The Electric Car Bubble: Let's Hope It Bursts in 2012

By · December 21, 2011

The electric car is in trouble and it would be wrong to ignore it. It happened before and it took years to recover, but we can learn from past mistakes.

GM was really enthusiastic about EVs some 20 years ago when it launched its EV1 program. The company poured a lot of money into it, and that lasted more than 10 years before it realized that the return on investment would take more time, and more investment, than executives were willing to invest. So they killed the whole project. (Peugeot, the French manufacturer, pulled the plug on its own electric car program a bit earlier.) GM had canceled another well-known car some time before: the Chevrolet Camaro. There's no way to compare the Camaro to the EV1, but it's possible to compare the business cases.

The Audi R8 e-tron will launch in 2012 with the goal of being the best EV on the market

The Audi R8 e-tron will launch in 2012 with the goal of being the best EV on the market

Nobody made a movie entitled, "Who Killed the Chevrolet Camaro?" but when GM stopped it in 2002, it had built 42,098 of them in that last year. (Could GM have sold 42,000 EV1s in 2002?) Nobody would argue that the Camaro was vastly cheaper to build, because it didn't have any cutting-edge technology. But GM canceled it because profitability was impossible at that low volume. The market changed a few years later, and the Camaro came back. GM sold 81,299 last year. Nobody doubts that it's now a profitable car. The electric car is back too, in the form of the Chevrolet Volt. GM will sell less than 10,000 of them this year, all at a loss. GM said the Volt won't be profitable in its first generation. If battery safety worries affect sales, it will push ROI even further away. Not much has changed.

Of course, GM isn't the only player. Nissan is the leader. With Renault, the alliance said it has invested more than 4 billion euros (about US $5.2 billion) in EVs. It's hard to say how many sales are needed to make a return on that kind of money, but it's not trivial. We've seen an electric car driving more than 600 miles without a recharge. We've seen an EV driving at 300 mph, but the world is still waiting for a guy saying he's making money building electric cars. Many people think it's fine to lose money when launching a new product, and that is true in a booming economy—but that may not apply in today's world. Living in Europe, there is now a clear understanding that piling up a mountain of debt eventually catches up with you.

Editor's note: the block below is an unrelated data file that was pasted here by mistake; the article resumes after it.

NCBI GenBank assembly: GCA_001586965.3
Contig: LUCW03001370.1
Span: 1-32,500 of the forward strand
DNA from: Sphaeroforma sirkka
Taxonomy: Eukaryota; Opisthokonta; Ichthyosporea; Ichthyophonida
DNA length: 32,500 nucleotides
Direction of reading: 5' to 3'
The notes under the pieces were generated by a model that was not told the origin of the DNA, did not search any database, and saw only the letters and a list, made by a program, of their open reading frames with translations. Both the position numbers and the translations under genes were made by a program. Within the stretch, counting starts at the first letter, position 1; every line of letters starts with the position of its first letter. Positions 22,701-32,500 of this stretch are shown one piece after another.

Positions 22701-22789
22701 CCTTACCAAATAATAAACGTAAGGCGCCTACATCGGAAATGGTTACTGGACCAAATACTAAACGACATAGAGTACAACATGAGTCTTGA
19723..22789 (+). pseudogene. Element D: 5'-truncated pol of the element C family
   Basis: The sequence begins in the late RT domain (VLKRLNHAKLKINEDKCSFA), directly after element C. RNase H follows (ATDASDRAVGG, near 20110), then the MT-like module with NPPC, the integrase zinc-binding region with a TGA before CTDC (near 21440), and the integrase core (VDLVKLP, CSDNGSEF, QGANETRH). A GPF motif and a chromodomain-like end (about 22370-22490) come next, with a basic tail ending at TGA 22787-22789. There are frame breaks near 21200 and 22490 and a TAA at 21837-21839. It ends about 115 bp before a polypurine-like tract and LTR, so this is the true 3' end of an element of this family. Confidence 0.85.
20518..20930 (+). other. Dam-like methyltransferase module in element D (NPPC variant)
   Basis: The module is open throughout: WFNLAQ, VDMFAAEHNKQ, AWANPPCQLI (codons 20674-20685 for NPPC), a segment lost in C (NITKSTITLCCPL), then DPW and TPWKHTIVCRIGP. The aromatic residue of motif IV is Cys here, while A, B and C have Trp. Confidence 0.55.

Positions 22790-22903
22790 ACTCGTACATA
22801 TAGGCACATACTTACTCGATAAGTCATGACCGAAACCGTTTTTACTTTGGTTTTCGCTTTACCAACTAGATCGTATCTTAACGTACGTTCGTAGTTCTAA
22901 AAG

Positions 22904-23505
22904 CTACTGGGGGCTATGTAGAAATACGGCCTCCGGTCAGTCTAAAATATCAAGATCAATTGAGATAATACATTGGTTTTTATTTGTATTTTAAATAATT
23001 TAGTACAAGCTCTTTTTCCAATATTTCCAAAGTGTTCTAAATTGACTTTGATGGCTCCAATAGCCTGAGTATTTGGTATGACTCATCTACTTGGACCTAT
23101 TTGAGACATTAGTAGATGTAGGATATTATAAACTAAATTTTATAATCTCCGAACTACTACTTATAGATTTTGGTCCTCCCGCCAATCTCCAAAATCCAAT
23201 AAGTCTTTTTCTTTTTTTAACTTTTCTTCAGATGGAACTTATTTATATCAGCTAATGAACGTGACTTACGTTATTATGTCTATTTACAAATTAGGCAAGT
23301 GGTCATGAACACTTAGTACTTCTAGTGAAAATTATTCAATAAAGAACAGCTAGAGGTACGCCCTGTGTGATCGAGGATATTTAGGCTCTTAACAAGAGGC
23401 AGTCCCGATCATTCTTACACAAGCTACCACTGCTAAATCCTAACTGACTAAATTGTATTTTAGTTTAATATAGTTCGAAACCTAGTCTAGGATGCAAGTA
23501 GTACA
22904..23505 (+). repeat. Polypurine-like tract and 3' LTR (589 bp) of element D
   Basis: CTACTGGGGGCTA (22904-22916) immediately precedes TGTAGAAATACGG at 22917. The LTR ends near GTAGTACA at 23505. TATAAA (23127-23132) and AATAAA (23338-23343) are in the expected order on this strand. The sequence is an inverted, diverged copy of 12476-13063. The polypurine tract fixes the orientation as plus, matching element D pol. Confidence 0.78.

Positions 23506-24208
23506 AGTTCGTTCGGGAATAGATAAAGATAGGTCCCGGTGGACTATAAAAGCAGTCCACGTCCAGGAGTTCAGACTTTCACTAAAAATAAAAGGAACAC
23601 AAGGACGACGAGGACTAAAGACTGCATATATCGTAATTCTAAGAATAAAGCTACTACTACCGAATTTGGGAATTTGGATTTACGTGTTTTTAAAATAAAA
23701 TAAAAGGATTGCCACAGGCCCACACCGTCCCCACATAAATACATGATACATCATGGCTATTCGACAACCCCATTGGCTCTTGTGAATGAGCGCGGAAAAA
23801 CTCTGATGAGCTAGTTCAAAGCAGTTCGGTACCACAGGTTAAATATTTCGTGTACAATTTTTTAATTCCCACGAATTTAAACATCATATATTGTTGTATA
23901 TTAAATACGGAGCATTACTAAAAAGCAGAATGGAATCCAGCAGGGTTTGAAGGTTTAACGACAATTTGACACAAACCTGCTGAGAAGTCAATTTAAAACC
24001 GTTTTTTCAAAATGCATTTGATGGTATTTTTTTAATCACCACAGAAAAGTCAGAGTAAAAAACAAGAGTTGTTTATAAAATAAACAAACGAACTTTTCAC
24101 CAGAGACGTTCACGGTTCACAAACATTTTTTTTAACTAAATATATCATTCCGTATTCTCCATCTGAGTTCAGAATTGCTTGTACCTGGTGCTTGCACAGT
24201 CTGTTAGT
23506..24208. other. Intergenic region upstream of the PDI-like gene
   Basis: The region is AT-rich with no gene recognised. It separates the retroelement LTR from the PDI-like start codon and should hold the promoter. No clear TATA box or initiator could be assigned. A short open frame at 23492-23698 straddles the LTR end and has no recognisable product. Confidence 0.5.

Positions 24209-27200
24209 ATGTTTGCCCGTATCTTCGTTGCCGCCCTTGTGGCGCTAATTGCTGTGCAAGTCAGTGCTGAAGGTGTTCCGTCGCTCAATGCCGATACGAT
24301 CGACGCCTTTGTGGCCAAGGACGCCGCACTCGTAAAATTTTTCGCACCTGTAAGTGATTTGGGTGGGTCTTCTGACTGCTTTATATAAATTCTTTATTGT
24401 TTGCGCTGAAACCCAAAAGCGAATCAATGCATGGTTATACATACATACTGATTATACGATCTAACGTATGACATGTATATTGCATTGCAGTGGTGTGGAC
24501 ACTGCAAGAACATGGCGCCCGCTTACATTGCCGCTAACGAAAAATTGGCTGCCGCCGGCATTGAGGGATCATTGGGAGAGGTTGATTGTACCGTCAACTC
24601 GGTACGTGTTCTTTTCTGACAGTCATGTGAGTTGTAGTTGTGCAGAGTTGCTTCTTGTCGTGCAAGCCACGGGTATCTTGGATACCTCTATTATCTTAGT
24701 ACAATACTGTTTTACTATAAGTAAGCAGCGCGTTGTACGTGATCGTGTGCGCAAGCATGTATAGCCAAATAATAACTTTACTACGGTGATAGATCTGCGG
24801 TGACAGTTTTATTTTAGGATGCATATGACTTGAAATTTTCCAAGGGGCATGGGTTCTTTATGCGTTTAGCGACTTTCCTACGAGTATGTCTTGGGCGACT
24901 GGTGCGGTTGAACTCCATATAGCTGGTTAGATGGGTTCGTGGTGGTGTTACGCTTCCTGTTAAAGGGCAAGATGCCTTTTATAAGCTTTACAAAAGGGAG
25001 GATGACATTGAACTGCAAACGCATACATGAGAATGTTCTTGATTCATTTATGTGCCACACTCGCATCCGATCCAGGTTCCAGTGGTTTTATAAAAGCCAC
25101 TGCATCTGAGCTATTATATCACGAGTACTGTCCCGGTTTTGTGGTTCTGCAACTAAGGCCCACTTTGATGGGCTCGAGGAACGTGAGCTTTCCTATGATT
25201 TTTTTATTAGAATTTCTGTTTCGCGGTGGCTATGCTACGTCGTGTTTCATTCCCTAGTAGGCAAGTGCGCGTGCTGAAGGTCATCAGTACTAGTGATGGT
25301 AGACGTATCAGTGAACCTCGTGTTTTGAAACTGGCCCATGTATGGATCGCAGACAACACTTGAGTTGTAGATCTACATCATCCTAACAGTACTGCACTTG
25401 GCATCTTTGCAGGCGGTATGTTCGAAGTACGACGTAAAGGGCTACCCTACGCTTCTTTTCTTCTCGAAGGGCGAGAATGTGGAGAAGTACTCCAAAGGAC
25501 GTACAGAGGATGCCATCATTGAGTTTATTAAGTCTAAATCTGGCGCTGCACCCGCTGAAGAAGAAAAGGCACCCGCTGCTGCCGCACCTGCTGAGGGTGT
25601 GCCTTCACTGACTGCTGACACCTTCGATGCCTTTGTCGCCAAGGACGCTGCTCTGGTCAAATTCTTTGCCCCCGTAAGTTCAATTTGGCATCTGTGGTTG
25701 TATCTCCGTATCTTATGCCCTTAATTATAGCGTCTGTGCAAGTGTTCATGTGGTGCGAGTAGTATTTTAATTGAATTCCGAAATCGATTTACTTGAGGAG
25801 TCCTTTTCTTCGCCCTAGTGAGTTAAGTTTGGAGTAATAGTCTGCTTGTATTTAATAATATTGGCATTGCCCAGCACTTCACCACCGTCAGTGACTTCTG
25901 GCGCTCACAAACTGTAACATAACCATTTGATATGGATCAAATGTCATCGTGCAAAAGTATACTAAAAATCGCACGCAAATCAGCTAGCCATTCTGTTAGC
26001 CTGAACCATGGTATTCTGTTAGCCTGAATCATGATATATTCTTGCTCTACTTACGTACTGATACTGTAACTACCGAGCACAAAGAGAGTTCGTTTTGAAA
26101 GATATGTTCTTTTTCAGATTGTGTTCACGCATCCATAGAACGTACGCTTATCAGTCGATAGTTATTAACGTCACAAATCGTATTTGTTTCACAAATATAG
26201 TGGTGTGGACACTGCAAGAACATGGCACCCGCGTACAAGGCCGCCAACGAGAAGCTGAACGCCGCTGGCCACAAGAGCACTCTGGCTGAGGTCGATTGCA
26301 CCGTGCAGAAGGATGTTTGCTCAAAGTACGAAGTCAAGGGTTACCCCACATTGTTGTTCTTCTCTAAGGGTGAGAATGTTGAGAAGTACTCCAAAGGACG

Modec electric van

Modec electric van

This year has been bad for EVs. Modec, a British company which designed a beautiful electric van (pictured), closed its doors. Ecocraft, a small German company which was building a compact electric truck, followed. In the US, Aptera Motors bit the dust earlier this month. Of course, they were all small players, but Renault-Nissan was supposed to open a new battery factory in Portugal last month. That has been canceled. There was also a plan for another battery factory in France, but it was delayed for two years. People who think the electric car is such a great idea, that it can live with a lengthy or sketchy ROI, should get ready for a brutal wake-up call.

Happily, new and better models are coming. Next year will bring us the Audi R8 e-tron. It will be a $200,000 car, but it should be profitable for its manufacturer, even selling in small numbers, like the Goupil is today. Goupil is a French manufacturer of extra-small electric trucks, which has been a profitable company for many years now. (It can't afford not to be profitable.) They're used all over France in every city that has narrow streets. Business is so good, Goupil was sold last month to Polaris Industries from Minneapolis.

Goupil electric truck charging in Grasse, France

Goupil electric truck charging in Grasse, France

EV fans are dreaming of wide availability and big market share. But maybe we should be looking for profitable manufacturers, and the sooner, the better. We often hear that EVs are the way to sustainability. That can't work with manufacturers accumulating losses. This has to change—if EVs are going to be put on solid ground. It's the only way to stop auto executives and other key decision-makers from looking down on electrics. It's better to see a small dream come true, than have a grand one come crashing down.

New to EVs? Start here

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